A little-known fact about major weight loss is that bone mass often goes with it, but scientists claim to have discovered a way to circumvent this using the body's hormones.
The hormone GLP-1 that's found in the intestine, could not only prevent your bones from becoming fragile and fracture-prone due to rapid or major weight loss, but could also help keep blood sugar levels steady, according to the study.
Already used to treat type 2 diabetes, liraglutide is an example of a GLP-1 analogue hormone.
Previous research has found evidence that liraglutide and others like it do not increase bone fractures when used to treat type 2 diabetes whereas bone density loss is often a negative side effect of other solutions.
"Liraglutide has just been approved for obesity treatment because of its appetite-inhibiting effects, but its effect on the bones of overweight patients who are not suffering from type 2 diabetes has so far been unknown," says Dr. Eva Winning Jepsen from the University of Copenhagen.
In the study, the researchers observed 37 female participants who had lost up to 12 kg by eating a low-calorie diet — half of the participants had been treated with the GLP-1 analogue liraglutide and a control group who hadn't.
Over the course of one year, the research team helped the women to maintain their weight loss, giving them frequent dietary advice.
If they gained weight, they were asked to substitute up to two meals with a low-calorie powder.
When the year was over, all participants had maintained their weight loss, but the control group had done so by replacing one meal per day with low-calorie fare.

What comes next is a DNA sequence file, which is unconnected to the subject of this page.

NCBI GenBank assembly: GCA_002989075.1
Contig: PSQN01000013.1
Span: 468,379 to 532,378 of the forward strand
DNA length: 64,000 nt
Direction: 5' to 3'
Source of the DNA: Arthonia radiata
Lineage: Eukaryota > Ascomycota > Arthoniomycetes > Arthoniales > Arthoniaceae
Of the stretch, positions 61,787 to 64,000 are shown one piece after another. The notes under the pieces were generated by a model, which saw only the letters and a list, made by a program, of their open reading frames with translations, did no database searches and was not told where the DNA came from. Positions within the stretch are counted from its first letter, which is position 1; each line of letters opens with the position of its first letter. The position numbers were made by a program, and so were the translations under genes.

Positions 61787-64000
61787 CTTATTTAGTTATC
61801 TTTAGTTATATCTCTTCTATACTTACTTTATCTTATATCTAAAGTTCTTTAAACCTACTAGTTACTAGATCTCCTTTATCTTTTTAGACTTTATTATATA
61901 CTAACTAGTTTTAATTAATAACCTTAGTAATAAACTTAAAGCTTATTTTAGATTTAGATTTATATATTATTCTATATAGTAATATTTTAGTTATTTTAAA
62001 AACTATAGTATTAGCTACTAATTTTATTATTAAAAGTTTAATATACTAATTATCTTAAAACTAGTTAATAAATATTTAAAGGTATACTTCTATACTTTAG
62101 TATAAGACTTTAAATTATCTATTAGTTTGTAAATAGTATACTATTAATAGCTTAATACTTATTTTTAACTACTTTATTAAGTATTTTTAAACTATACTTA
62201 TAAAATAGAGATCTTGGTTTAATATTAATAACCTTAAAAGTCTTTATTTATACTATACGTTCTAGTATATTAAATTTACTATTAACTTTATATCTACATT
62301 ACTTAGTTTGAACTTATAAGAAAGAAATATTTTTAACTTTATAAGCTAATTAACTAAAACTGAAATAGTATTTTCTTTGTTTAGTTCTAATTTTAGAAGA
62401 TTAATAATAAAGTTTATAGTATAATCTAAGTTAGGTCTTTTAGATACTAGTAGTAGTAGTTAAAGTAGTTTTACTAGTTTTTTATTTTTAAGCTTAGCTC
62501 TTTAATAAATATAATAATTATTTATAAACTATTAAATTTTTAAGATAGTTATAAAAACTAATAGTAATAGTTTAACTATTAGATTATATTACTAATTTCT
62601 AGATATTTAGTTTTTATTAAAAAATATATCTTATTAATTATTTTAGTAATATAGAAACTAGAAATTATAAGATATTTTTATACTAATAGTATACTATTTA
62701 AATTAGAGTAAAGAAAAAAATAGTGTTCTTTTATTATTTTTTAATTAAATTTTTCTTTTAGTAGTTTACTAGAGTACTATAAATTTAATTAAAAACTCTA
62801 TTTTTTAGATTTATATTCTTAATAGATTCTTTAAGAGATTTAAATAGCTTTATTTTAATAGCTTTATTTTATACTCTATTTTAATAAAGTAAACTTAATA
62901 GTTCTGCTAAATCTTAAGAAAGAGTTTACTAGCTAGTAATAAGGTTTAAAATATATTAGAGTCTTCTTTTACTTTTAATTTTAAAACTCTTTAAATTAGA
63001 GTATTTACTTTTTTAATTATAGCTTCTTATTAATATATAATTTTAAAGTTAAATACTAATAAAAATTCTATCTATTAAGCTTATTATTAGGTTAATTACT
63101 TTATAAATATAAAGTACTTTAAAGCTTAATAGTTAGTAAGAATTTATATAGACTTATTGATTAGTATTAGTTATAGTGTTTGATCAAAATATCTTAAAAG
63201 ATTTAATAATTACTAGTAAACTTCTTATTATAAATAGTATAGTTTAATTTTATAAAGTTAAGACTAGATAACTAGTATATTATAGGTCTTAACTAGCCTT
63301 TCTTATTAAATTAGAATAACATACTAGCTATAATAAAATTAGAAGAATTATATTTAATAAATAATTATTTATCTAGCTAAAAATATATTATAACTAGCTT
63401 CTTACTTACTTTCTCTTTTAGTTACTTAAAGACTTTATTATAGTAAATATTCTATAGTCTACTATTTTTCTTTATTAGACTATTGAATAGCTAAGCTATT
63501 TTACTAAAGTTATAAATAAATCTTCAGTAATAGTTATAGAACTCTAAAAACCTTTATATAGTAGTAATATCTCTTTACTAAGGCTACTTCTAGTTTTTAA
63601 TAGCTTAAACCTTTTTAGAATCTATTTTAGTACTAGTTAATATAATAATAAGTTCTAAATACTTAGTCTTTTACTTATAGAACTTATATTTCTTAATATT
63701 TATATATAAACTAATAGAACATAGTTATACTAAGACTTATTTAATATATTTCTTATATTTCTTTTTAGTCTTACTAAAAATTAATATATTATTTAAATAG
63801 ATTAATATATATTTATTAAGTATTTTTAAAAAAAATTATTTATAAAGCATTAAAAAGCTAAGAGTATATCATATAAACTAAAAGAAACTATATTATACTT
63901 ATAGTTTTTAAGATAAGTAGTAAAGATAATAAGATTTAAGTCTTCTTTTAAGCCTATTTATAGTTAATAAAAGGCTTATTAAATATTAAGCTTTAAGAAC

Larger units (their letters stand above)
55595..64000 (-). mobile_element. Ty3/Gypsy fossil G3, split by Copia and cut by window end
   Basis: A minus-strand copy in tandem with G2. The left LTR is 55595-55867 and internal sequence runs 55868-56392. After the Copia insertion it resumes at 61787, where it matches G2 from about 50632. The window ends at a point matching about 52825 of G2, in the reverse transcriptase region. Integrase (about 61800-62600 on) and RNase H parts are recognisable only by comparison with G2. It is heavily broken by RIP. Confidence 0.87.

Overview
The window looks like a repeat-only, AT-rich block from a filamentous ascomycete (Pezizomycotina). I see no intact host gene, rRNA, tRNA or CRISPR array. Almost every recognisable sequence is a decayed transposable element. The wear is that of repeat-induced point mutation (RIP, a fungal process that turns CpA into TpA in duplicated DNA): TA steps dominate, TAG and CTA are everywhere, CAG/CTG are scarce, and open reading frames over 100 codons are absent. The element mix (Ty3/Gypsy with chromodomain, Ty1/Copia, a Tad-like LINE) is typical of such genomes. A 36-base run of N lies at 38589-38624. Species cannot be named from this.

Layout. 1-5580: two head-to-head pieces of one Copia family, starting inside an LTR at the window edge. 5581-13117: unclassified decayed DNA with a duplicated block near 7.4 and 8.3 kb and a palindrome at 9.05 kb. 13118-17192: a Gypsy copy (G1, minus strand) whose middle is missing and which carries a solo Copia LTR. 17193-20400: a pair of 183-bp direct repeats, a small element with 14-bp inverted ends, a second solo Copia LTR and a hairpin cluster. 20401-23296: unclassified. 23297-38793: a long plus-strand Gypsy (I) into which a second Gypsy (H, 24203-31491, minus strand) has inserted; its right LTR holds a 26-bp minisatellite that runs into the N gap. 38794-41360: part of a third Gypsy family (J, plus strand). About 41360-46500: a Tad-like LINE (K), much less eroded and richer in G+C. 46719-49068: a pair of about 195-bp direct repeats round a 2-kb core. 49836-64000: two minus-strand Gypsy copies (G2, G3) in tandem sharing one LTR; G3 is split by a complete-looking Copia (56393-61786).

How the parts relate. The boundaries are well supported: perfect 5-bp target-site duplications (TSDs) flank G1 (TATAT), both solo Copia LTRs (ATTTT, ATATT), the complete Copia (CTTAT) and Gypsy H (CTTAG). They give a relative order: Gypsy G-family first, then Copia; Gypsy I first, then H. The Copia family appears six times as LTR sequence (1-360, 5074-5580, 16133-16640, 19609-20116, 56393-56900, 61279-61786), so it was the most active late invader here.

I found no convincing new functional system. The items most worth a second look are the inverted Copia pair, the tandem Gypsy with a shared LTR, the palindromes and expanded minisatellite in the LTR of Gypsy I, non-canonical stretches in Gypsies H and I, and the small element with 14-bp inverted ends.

"The liraglutide group did not have to do this as they kept their weight loss due to inhibition of appetite," study author Signe Sorenson Torekov of the University of Copenhagen told Relaxnews.
The group treated with liraglide had not lost any bone mass and samples of their blood showed increased levels of bone formation markers — the products of bone cells, expressed as bones gain density.
On the flipside, the control group had lost bone mass, according to the study, which was published in the Journal of Clinical Endocrinology and Metabolism.
"Menopausal women have an increased risk of osteoporosis and bone fractures," says Torekov. "If they try to lose weight and thus lose even more bone mass, they are at an even higher risk. The study shows that overweight women can now lose weight with liraglutide without increasing the risk of losing bone mass."
The study bears significant implications for treating obesity with GLP-1 analogues, especially for women.